The Roots of Regulatory Robustness

What makes regulations politically robust or fragile when Administrations change?

We’ve seen a lot of regulatory innovations in the past decade. Many are under attack, and that underscores the importance of understanding what makes some innovations more robust than others. I don’t have a general theory to offer about what gives some regulations more ability than others to withstand adverse political shifts. But it’s instructive to consider a couple of major examples. At least that way we can start thinking about what factors should be included in a theory about what makes some regulations more politically robust than others.

Jodi Freeman and David Spence published an article about how agencies can use old statutes to address new challenges in an era when gridlock prevents Congress from taking action. The article was published in 2014 – only three years ago, but it seems an eternity. Their key examples are EPA’s climate change regulations and FERC’s (the Federal Energy Regulatory Commission’s) electrical grid regulations. Both are being challenged now. The two have some features in common, but some significant differences.

EPA’s Climate Regulations. After the Supreme Court ruled the agency had jurisdiction over greenhouse gases, EPA set about issuing regulations of greenhouse gases. Some of those regulation seem to be here to stay. EPA limited tailpipe emissions from cars with a proviso to review further planned reductions mid-course.  Trump’s EPA is trying to freeze current emissions requirements in place, but it looks doubtful that Scott Pruitt will actually be able to rescind the requirements. EPA also required many new industrial plants to take measures to limit greenhouse gases on a case-by-case basis. Most of the regulation was upheld by the Supreme Court, and so far Pruit has not made a move to rescind that part of it. But EPA’s most important regulation, the Clean Power Plan (which addresses emissions from electricity generating power plants)  was first put on hold by the Supreme Court, and is now under serious attack by Pruitt. Its chances of survival seem iffy.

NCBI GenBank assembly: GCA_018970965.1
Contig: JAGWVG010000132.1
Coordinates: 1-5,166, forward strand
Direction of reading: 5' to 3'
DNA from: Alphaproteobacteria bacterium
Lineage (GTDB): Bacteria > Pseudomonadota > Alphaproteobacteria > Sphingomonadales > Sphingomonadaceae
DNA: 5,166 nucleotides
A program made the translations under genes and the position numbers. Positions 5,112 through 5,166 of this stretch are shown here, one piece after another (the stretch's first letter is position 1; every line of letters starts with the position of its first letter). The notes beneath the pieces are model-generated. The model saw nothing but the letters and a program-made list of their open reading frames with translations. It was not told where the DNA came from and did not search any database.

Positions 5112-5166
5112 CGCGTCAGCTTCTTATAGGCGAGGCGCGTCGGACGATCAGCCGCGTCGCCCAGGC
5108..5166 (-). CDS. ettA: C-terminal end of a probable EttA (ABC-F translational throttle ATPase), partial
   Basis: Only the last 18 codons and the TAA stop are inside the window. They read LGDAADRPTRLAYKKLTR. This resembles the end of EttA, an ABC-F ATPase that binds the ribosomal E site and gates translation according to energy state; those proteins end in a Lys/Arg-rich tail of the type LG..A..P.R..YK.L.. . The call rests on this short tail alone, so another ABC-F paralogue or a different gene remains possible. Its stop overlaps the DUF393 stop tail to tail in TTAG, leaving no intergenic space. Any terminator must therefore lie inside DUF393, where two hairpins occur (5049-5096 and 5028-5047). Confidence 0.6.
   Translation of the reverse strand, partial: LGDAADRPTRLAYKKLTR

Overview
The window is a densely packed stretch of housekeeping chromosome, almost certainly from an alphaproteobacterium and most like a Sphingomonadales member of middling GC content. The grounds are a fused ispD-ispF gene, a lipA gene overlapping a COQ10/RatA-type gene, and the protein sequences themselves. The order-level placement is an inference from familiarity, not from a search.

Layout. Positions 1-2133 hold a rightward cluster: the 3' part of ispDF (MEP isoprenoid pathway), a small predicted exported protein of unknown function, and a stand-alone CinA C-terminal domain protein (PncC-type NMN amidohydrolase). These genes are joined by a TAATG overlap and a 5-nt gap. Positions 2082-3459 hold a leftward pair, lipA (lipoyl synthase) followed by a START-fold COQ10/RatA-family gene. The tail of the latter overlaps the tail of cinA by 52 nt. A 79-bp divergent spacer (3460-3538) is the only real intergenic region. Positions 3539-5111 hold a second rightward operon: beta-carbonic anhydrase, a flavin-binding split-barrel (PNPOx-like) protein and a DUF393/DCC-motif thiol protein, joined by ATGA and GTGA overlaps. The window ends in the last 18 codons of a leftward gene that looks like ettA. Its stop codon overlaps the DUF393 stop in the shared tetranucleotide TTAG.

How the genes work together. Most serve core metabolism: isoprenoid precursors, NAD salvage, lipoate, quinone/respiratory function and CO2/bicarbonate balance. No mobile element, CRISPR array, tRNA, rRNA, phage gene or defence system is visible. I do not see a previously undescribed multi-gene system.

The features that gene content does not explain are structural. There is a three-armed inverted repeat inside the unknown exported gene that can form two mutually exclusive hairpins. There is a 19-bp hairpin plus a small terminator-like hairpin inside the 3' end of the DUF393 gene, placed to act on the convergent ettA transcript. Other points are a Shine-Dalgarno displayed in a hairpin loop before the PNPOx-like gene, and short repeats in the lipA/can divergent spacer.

FERC’s Grid Regulations. FERC regulates wholesale transactions and transmission of electricity under a Depression-era statute. The statute seemed to contemplate close control of prices by FERC. But FERC has completely upended this scheme to foster competitive wholesale electricity markets and establish regional grid authorities to operate the markets and help plan new transmission. This has provided fertile soil for the growth of renewable energy, a development that FERC has happily made room for. FERC has also created a market for demand response, whereby users are paid to reduce electricity consumption during peak periods, limiting the need for expensive, often-high polluting “peaker plants”, which often use coal or oil. Rick Perry recently proposed rules to exempt coal plants from competition by less expensive, cleaner electricity generators, and create subsidies to keep them open. It seems very unlikely that this assault on FERC’s carefully designed regulatory scheme will succeed.

Lessons about Regulatory Robustness. FERC is an independent regulatory while EPA is under direct Presidential control. But that distinction doesn’t seem terribly important, since Trump has so far appointed the majority of the FERC commissioners. Here are a few things that do seem to matter:

  1. Statutory breadth. The Great Depression Era Federal Power Act’s language is vague, and FERC has been able to exploit the resulting wiggle room. In contrast, in trying to regulate existing power plants, EPA has been faced with the Clean Power Act’s detailed statutory language that made it hard to figure out the best path forward and has given opponents legal leverage. But breadth of language cuts both ways – a broad statute also makes it easier for an agency to justify switching direction.